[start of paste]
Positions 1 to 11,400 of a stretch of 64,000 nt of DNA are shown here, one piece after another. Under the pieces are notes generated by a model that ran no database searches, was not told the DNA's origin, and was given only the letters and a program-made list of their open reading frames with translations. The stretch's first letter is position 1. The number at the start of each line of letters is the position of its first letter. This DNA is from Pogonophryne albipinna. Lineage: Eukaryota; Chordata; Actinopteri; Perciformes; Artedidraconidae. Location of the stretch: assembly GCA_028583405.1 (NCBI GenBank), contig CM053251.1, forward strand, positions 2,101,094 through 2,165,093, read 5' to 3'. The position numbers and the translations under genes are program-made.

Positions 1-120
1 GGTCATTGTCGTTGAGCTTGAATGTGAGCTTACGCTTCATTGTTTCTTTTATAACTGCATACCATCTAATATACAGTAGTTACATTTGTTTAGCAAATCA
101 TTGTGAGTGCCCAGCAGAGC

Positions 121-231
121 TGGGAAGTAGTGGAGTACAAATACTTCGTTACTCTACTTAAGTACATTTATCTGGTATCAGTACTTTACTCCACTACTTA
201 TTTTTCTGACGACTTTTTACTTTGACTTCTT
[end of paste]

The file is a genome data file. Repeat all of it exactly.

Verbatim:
Positions 1 to 11,400 of a stretch of 64,000 nt of DNA are shown here, one piece after another. Under the pieces are notes generated by a model that ran no database searches, was not told the DNA's origin, and was given only the letters and a program-made list of their open reading frames with translations. The stretch's first letter is position 1. The number at the start of each line of letters is the position of its first letter. This DNA is from Pogonophryne albipinna. Lineage: Eukaryota; Chordata; Actinopteri; Perciformes; Artedidraconidae. Location of the stretch: assembly GCA_028583405.1 (NCBI GenBank), contig CM053251.1, forward strand, positions 2,101,094 through 2,165,093, read 5' to 3'. The position numbers and the translations under genes are program-made.

Positions 1-120
1 GGTCATTGTCGTTGAGCTTGAATGTGAGCTTACGCTTCATTGTTTCTTTTATAACTGCATACCATCTAATATACAGTAGTTACATTTGTTTAGCAAATCA
101 TTGTGAGTGCCCAGCAGAGC

Positions 121-231
121 TGGGAAGTAGTGGAGTACAAATACTTCGTTACTCTACTTAAGTACATTTATCTGGTATCAGTACTTTACTCCACTACTTA
201 TTTTTCTGACGACTTTTTACTTTGACTTCTT